A new study has suggested that those who live by conservative ideologies portray a higher happiness quotient as compared to those embracing liberal ideologies.
And the reason why it is so is because conservatives rationalize social and economic inequalities.
The study found that regardless of marital status, income or church attendance, right-wing individuals reported greater life satisfaction and well being than left-wingers.
Conservatives also scored highest on measures of rationalization, which gauge a person's tendency to justify, or explain away, inequalities.
The rationalization measure included statements such as: "It is not really that big a problem if some people have more of a chance in life than others," and "This country would be better off if we worried less about how equal people are."
To justify economic inequalities, a person could support the idea of meritocracy, in which people supposedly move up their economic status in society based on hard work and good performance.
In that way, one's social class attainment, whether upper, middle or lower, would be perceived as totally fair and justified.
According to the researchers, Jaime Napier and John Jost of New York University, if your beliefs don't justify gaps in status, you could be left frustrated and disheartened.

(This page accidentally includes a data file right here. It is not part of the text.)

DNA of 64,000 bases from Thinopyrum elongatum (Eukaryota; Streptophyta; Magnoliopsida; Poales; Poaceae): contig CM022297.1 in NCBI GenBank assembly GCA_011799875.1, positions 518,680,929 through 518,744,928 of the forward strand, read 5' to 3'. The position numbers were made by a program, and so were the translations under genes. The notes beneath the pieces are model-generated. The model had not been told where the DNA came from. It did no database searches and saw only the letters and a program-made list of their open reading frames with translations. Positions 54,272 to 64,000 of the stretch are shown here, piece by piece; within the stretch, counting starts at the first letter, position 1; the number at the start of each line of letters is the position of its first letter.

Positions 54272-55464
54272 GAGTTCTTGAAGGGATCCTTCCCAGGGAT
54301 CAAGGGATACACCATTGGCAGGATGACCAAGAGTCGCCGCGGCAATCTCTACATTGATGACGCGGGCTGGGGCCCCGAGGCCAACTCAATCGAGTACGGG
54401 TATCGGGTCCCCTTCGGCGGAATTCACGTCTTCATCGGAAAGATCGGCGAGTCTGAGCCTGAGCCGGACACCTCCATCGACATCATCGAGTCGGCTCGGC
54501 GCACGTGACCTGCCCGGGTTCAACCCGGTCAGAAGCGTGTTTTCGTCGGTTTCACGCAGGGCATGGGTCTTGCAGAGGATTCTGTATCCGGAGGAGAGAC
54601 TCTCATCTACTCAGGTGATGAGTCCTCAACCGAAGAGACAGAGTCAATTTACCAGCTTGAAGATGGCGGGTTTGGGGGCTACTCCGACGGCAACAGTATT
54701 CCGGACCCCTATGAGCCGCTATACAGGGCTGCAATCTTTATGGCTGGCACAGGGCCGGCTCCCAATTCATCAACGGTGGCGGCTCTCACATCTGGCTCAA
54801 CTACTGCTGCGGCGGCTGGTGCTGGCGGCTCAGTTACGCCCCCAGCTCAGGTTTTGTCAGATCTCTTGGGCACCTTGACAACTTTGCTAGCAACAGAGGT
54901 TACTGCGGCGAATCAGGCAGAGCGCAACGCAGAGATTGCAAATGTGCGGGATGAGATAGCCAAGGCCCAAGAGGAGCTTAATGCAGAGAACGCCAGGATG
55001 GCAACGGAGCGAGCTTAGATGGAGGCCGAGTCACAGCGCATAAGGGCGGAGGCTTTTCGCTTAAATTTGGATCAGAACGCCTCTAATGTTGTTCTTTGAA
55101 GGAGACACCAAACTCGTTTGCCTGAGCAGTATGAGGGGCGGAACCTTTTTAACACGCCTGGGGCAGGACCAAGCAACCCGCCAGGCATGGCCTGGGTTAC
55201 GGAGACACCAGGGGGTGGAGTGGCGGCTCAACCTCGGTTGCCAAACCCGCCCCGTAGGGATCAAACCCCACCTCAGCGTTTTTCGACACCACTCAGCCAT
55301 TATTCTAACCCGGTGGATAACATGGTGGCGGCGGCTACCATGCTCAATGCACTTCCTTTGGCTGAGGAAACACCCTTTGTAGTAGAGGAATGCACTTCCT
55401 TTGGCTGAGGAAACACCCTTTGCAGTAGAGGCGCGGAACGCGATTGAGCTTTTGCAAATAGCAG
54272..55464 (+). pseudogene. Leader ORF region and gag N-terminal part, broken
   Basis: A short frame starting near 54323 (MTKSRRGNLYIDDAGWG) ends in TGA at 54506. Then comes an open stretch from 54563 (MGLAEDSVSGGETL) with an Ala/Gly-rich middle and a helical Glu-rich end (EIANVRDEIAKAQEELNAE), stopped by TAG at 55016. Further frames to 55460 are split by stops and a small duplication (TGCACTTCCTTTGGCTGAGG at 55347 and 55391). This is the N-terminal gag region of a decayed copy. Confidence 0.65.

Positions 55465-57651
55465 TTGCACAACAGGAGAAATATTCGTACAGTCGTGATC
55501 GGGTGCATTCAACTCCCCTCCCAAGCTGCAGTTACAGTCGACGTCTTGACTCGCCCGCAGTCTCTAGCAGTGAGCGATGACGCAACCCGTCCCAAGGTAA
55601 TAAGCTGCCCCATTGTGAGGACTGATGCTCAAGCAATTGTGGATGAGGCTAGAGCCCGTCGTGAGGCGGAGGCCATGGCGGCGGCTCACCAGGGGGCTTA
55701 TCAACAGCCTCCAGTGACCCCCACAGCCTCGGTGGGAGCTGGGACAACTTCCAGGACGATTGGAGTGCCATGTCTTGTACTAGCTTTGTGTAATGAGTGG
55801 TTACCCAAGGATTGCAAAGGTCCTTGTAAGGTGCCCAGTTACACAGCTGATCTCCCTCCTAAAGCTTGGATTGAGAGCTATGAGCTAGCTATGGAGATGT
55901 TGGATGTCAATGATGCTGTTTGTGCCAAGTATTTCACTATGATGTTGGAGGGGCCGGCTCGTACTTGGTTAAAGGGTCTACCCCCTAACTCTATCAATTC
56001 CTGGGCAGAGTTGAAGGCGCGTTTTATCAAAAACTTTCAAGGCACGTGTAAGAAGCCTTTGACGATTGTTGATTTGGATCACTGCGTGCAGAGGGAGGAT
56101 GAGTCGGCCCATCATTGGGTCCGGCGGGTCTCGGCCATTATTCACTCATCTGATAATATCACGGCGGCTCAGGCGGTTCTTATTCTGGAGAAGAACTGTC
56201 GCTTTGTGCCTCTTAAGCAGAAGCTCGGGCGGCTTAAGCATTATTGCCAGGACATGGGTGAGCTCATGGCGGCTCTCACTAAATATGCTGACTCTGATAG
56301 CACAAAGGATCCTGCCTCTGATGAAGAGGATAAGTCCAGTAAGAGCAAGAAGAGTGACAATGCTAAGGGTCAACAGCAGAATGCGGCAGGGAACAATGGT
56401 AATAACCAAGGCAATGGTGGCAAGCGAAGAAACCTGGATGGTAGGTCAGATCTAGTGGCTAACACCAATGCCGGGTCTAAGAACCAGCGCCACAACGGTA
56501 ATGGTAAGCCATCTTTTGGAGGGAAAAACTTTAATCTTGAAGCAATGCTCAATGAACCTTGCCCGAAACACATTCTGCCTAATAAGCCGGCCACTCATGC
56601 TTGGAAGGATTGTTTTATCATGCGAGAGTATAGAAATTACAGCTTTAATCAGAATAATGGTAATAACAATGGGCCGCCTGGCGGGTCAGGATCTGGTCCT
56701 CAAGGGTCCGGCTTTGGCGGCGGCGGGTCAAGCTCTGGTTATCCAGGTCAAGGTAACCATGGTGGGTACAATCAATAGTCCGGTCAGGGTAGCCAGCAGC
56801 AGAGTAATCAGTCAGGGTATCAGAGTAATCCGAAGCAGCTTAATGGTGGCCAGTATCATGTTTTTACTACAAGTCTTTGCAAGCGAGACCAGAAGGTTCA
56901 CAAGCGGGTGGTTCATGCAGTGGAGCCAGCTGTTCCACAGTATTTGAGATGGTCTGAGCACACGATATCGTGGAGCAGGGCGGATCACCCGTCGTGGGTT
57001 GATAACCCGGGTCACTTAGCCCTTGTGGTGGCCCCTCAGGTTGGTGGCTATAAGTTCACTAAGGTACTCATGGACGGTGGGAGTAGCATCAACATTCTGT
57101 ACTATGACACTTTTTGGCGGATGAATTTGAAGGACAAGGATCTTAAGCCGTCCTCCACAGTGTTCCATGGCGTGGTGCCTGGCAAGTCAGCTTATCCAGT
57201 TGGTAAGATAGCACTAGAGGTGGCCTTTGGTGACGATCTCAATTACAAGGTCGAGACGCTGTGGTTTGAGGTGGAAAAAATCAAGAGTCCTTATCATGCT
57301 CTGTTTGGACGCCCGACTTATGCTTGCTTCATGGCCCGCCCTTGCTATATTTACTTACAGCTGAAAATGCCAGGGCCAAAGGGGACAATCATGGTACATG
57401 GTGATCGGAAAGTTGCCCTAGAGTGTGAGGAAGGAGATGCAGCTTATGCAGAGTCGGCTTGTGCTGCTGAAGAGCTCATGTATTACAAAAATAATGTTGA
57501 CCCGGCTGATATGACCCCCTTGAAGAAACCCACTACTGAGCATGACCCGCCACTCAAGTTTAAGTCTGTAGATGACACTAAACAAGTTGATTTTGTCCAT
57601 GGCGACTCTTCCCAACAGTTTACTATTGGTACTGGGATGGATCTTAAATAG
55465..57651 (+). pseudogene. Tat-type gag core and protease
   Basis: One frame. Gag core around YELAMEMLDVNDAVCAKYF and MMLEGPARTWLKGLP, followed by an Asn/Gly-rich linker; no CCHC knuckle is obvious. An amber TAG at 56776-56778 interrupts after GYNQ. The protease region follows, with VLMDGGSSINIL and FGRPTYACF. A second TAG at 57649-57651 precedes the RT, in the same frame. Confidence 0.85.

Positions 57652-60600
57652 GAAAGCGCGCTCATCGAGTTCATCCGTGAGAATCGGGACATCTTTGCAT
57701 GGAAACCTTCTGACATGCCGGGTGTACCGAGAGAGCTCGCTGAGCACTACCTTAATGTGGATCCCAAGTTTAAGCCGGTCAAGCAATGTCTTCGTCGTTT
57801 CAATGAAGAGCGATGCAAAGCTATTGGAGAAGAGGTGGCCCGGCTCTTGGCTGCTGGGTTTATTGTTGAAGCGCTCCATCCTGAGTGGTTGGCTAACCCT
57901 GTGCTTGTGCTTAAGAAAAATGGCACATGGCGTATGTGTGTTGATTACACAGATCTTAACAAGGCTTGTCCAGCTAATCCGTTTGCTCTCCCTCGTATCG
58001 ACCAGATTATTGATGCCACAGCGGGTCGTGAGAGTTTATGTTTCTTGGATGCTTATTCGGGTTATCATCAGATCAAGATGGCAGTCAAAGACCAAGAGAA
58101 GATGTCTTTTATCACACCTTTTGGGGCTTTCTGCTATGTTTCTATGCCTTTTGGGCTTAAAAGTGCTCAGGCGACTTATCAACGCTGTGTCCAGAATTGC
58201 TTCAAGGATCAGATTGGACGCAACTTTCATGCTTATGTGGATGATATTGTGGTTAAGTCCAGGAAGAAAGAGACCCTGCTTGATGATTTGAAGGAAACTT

They conducted a U.S.-centric survey and a more internationally focused one to arrive at the findings.
"Our research suggests that inequality takes a greater psychological toll on liberals than on conservative apparently because liberals lack ideological rationalizations that would help them frame inequality in a positive (or at least neutral) light," Live Science quoted the researchers, as saying.
The results support and further explain a Pew Research Center survey from 2006, in which 47 percent of conservative Republicans in the U.S. described themselves as "very happy," while only 28 percent of liberal Democrats indicated such cheer.
The same rationalizing phenomena could apply to personal situations as well.
"There is no reason to think that the effects we have identified here are unique to economic forms of inequality. Research suggests that highly egalitarian women are less happy in their marriages compared with their more traditional counterparts, apparently because they are more troubled by disparities in domestic labor," the researchers said.
The study is published in the June issue of the journal Psychological Science.